A good mind map tool is an app called Coggle. Coggle allows you to create colorful diagrams, which connect a variety of ideas, resources, and topics to encourage creativity in the initial stages of writing. It takes a bit to master mind mapping, but once you do, you’ll find new ideas for articles faster than ever.
2. Style Checkers
Style checkers, like the Hemingway app or Pro Writing Aid, are useful for the editing phase. While spell checkers and thesaurus apps are excellent for finding grammatical issues and helping writers choose more descriptive words, style checkers help writers determine the grade level at which they are writing. The choice of which one would be better for you is entirely up to you and your preferences.
This allows you to know if you’re too casual in writing, too formal, overly technical, or using too much jargon. This information helps you reach your targeted demographic. When marketing to seniors, for example, your language will differ greatly as opposed to writing about academic software for graduate students.
3. Cloud Sharing
Cloud computing has revolutionized the way content is produced, too. Instead of relying on onsite software, you can do everything from your browser with solutions like Google Docs or Office 365. Most are already familiar with Office 365 that comes with cloud apps (Word, Excel, and others) and their own storage solution: OneDrive. This allows you to have your entire writing project backed up online and accessible at any time.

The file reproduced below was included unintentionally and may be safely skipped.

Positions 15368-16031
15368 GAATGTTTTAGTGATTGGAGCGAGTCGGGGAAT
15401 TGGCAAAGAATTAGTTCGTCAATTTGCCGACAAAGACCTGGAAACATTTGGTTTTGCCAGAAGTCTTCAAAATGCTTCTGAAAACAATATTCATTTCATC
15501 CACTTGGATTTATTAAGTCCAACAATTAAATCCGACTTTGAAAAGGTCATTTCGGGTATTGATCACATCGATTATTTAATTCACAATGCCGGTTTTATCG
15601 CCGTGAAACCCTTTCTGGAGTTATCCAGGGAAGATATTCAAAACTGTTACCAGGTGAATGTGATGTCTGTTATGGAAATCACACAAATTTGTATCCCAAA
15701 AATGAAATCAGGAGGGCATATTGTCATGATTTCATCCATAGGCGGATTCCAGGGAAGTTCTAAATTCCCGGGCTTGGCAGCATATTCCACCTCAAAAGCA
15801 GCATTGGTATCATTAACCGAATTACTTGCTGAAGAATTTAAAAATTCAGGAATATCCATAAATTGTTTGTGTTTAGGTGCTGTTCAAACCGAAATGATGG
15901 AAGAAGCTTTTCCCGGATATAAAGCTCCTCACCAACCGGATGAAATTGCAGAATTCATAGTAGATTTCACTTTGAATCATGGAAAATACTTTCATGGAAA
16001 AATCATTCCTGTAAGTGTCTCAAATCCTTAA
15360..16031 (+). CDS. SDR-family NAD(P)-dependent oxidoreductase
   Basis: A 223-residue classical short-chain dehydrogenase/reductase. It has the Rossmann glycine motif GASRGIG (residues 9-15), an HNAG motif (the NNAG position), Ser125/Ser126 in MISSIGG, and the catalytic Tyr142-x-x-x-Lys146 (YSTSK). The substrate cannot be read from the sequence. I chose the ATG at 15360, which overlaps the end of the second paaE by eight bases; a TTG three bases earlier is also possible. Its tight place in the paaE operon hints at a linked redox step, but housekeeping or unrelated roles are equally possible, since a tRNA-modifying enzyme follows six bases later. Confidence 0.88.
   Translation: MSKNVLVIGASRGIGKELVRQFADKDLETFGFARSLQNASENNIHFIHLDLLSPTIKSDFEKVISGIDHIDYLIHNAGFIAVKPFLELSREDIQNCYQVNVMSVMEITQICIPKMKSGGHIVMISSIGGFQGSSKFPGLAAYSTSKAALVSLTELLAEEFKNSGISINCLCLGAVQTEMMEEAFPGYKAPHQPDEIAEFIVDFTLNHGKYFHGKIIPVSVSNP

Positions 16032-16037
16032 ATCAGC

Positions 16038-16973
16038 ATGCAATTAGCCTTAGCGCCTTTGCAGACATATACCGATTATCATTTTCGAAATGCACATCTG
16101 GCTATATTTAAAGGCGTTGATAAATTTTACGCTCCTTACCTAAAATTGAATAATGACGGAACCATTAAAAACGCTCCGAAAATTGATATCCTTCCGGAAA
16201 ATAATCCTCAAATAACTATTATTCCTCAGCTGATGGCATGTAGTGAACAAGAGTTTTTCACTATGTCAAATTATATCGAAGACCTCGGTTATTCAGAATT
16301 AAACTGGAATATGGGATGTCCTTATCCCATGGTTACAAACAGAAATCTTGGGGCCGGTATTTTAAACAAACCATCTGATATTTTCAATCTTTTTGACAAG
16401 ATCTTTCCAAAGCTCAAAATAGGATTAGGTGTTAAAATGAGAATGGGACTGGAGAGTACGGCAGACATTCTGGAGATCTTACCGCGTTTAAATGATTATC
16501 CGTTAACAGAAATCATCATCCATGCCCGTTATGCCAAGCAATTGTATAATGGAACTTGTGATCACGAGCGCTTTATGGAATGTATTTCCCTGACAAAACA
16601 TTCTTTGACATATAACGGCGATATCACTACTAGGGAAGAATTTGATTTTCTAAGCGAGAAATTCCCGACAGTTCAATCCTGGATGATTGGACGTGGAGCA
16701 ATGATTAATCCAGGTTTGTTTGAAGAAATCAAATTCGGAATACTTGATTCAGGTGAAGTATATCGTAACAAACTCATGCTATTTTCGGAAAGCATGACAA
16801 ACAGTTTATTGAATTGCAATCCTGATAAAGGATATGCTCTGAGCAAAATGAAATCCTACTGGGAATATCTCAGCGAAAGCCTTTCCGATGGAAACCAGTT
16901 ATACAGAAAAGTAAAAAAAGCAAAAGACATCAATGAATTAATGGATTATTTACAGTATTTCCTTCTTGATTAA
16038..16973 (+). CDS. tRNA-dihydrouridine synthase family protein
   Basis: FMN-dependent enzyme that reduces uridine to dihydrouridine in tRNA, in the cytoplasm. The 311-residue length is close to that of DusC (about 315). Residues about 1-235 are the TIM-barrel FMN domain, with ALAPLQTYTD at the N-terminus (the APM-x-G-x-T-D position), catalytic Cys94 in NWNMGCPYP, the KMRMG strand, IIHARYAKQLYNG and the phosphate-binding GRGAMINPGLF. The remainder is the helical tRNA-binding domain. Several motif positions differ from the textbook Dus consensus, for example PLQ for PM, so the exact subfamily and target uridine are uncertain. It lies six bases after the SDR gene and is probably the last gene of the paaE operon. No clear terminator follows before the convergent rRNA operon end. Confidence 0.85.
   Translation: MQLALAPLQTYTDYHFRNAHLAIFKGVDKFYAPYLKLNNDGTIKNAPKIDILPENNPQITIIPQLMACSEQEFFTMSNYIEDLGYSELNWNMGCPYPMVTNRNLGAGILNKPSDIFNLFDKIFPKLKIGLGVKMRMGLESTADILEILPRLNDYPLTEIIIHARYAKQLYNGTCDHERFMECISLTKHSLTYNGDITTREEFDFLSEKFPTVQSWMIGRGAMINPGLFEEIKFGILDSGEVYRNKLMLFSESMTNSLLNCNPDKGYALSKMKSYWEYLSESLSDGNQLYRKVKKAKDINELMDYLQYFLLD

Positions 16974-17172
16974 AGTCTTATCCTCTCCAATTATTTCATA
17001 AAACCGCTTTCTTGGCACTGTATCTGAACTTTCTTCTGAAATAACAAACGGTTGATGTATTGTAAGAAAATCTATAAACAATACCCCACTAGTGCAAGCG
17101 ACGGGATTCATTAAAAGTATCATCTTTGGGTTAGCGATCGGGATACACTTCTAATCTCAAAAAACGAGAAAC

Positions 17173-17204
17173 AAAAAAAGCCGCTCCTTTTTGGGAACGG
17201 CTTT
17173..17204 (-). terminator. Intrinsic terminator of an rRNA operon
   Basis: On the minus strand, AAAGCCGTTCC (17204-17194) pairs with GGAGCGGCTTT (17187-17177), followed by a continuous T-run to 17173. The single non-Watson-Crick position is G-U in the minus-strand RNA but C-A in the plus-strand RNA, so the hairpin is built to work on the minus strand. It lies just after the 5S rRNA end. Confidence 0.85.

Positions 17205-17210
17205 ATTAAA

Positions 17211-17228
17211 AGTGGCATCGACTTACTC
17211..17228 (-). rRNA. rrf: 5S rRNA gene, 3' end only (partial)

Now, the beauty of cloud sharing is that you can share your drafts with collaborators. If you’re collaborating on a project, you can invite others and work on it simultaneously. This makes the editing and revision process much simpler since you have multiple pairs of eyes looking at a document within a short period of time. This means that not only will you have spellcheckers looking over your document, but will also have fellow proofreaders who will catch errors and think of other ideas to improve the content.
4. Speech to Text
Speech to text is actually how this article was written. Some people are verbal processors, while others do better by typing or handwriting their drafts. Whatever form of writing works for you, speech to text is an incredibly helpful tool for creating content in 2019.
By using speech to text tools for your drafting, not only do you really flesh out your ideas, but you have better chances of sounding more natural in your writing style. This will make your blog posts and scripts more relatable.
Technology has improved the writing process by making it more streamlined and given us great ways to explore new ideas with systems like mind maps. Collaboration is easier than ever now, thanks to cloud solutions.
Eric Gordon is an independent business development and marketing specialist for SMEs. He loves sharing his insights and experience to assist business owners in growing their revenues. You can find Eric on Twitter @ericdavidgordon